Have you heard of the Longevity Project? It was started in 1921 by Stanford University psychologist, Lewis Terman, who pulled 1,500 young, bright children from their classrooms and interviewed them about pretty much everything. These kids were then followed throughout their life, many outliving Terman, and the research was picked up by Howard Friedman and Leslie Martin. Looking at this unprecedented amount of data, Friedman and Martin asked, "Could the child's experience of divorce be related to mortality risk many years in the future?"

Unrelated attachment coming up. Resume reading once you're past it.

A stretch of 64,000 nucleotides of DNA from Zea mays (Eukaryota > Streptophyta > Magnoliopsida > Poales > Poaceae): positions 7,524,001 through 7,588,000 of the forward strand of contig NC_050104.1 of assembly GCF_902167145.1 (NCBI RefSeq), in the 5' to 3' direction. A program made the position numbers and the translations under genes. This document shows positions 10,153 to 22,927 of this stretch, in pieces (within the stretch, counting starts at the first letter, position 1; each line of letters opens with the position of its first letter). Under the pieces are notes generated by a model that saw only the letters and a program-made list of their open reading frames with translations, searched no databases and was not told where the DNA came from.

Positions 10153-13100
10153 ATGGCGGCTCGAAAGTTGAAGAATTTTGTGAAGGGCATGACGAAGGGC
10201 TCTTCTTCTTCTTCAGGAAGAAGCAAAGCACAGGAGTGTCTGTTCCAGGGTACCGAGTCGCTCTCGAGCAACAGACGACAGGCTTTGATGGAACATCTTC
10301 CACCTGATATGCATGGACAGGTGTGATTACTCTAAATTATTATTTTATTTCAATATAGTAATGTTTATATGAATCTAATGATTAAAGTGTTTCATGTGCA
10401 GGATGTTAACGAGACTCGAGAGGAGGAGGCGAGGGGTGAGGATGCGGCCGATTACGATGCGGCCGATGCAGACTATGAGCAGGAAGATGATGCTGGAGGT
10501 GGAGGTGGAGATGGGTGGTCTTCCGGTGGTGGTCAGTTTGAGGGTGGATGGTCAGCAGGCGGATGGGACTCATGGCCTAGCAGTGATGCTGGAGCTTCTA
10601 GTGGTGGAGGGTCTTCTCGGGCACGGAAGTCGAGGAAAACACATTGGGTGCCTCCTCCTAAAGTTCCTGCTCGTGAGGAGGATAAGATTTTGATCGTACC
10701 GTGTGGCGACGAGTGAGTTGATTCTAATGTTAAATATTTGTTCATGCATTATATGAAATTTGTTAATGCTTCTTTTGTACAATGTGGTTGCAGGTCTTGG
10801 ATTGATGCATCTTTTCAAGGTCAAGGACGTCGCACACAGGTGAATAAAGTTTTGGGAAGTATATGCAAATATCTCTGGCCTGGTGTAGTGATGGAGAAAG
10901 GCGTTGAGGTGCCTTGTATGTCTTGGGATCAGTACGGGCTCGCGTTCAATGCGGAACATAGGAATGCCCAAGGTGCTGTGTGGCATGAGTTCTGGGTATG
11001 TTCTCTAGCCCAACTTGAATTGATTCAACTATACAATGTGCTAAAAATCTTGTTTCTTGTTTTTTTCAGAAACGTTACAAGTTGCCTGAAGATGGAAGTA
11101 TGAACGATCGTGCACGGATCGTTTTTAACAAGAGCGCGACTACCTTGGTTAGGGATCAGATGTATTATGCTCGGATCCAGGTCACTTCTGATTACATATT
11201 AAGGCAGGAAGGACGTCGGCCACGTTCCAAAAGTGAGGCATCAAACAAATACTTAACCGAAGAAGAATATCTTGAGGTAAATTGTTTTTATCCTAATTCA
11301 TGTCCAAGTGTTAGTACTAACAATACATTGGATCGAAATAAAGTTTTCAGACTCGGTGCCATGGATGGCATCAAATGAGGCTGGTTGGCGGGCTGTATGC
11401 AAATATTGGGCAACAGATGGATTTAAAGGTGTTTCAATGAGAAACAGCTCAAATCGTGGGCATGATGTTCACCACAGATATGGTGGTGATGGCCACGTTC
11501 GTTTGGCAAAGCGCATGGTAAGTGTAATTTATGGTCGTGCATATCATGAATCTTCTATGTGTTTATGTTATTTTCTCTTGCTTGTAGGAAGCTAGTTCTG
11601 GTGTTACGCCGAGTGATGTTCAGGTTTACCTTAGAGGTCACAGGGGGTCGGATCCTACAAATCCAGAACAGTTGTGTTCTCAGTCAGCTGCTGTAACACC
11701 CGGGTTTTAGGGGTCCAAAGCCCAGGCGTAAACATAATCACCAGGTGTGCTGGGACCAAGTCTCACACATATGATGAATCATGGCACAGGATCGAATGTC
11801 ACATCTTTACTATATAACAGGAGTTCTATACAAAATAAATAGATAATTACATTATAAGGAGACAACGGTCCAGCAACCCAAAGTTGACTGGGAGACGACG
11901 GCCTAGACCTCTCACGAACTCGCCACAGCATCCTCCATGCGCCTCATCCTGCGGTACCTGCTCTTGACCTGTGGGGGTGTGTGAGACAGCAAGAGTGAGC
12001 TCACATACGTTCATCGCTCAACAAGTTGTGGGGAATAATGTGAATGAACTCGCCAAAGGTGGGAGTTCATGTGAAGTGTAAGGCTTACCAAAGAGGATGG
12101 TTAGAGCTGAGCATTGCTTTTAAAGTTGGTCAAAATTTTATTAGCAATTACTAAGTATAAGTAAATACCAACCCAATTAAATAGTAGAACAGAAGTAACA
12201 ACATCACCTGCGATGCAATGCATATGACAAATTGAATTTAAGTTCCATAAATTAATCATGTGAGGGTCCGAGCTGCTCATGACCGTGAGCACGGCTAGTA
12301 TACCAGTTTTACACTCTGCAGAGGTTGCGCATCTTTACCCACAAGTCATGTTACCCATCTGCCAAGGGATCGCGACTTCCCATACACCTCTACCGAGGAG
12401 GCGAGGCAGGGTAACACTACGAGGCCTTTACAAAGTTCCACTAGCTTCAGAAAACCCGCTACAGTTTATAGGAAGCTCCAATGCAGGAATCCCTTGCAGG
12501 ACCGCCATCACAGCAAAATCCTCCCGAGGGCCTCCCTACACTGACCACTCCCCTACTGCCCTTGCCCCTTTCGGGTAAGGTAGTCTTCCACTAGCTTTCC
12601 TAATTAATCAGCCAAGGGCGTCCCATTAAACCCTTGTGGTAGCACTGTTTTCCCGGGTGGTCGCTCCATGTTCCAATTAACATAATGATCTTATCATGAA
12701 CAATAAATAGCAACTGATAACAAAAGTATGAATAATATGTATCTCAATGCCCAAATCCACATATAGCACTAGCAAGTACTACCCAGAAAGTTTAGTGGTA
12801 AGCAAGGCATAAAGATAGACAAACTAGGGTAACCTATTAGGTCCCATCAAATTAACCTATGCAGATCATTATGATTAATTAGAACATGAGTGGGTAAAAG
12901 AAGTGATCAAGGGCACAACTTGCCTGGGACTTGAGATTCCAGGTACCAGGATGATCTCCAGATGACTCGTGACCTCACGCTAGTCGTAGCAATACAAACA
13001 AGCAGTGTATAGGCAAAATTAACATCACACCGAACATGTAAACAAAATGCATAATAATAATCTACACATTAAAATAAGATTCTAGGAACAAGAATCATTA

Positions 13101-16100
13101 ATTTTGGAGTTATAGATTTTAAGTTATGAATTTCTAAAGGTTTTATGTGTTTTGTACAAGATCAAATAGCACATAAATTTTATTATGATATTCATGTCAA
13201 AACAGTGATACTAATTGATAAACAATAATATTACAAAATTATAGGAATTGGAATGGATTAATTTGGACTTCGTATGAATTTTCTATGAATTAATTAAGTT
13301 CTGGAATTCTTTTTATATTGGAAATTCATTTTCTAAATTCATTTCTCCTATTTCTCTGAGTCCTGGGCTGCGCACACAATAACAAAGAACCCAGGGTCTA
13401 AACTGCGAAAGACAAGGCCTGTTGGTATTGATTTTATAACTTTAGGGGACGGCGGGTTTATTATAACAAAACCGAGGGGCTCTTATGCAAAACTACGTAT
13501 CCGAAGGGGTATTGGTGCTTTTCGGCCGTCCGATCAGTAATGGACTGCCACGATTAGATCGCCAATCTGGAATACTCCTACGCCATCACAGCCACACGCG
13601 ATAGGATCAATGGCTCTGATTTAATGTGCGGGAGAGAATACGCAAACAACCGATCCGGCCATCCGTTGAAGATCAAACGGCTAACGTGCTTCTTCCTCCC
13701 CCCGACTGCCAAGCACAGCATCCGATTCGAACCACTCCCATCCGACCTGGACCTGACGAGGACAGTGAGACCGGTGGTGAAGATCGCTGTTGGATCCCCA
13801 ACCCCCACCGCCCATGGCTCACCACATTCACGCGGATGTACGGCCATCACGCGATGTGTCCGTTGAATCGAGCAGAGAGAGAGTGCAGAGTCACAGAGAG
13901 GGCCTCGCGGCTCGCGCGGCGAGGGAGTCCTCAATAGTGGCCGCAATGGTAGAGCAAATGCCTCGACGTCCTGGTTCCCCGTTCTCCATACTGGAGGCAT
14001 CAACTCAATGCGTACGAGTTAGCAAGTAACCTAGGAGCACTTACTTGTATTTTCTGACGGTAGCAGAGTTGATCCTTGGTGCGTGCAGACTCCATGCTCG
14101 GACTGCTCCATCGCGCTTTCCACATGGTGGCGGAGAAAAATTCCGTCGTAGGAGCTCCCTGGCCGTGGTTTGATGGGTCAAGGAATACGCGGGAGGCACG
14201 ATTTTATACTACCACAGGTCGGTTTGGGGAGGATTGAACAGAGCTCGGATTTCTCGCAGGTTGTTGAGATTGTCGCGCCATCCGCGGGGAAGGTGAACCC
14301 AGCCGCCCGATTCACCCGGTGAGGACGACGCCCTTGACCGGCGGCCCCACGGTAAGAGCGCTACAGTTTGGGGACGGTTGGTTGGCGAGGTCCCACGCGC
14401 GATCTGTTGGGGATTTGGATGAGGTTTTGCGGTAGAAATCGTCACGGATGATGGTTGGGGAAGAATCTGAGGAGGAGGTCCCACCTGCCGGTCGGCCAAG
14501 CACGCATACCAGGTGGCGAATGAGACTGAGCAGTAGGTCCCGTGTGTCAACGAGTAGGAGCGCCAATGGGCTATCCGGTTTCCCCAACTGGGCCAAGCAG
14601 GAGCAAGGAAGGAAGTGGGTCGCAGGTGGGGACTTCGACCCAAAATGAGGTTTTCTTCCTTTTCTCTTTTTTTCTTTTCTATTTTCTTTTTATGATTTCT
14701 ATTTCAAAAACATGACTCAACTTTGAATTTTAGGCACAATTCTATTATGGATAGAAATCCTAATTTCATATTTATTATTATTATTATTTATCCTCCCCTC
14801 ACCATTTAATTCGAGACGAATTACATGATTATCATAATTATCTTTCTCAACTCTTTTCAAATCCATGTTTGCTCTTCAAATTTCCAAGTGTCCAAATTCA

The two compared the mortality rate of children whose parents had divorced to those who had lost a parent through death. In terms of an individual's lifespan, they found that it's actually better for your parents to die than for them to divorce! In fact, they found no life-long negative impact from death, whereas on average, children of divorced parents lived roughly five years less. Moreover, parental divorce during childhood was the single strongest social predictor of early death, many years into the future. I guess staying together is good for the kids. For more, read this Psychology Today column.